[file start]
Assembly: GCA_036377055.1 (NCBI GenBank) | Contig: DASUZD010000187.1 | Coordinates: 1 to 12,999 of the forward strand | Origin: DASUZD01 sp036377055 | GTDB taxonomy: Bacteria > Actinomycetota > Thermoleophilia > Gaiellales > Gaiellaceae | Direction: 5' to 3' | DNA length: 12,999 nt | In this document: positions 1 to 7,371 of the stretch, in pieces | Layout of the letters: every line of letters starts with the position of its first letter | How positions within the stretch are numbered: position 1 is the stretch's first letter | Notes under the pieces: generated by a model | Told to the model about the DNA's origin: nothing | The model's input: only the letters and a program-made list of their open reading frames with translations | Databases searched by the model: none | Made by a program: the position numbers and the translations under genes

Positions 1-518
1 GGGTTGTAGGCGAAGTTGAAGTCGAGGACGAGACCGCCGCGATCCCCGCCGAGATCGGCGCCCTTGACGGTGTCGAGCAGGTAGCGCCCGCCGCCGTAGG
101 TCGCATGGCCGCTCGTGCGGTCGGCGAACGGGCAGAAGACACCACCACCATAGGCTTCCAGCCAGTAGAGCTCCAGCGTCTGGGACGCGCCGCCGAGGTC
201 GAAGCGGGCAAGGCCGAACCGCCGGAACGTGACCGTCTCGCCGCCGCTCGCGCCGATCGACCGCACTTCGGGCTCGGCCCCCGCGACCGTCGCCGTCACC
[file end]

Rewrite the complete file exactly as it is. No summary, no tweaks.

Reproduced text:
Assembly: GCA_036377055.1 (NCBI GenBank) | Contig: DASUZD010000187.1 | Coordinates: 1 to 12,999 of the forward strand | Origin: DASUZD01 sp036377055 | GTDB taxonomy: Bacteria > Actinomycetota > Thermoleophilia > Gaiellales > Gaiellaceae | Direction: 5' to 3' | DNA length: 12,999 nt | In this document: positions 1 to 7,371 of the stretch, in pieces | Layout of the letters: every line of letters starts with the position of its first letter | How positions within the stretch are numbered: position 1 is the stretch's first letter | Notes under the pieces: generated by a model | Told to the model about the DNA's origin: nothing | The model's input: only the letters and a program-made list of their open reading frames with translations | Databases searched by the model: none | Made by a program: the position numbers and the translations under genes

Positions 1-518
1 GGGTTGTAGGCGAAGTTGAAGTCGAGGACGAGACCGCCGCGATCCCCGCCGAGATCGGCGCCCTTGACGGTGTCGAGCAGGTAGCGCCCGCCGCCGTAGG
101 TCGCATGGCCGCTCGTGCGGTCGGCGAACGGGCAGAAGACACCACCACCATAGGCTTCCAGCCAGTAGAGCTCCAGCGTCTGGGACGCGCCGCCGAGGTC
201 GAAGCGGGCAAGGCCGAACCGCCGGAACGTGACCGTCTCGCCGCCGCTCGCGCCGATCGACCGCACTTCGGGCTCGGCCCCCGCGACCGTCGCCGTCACC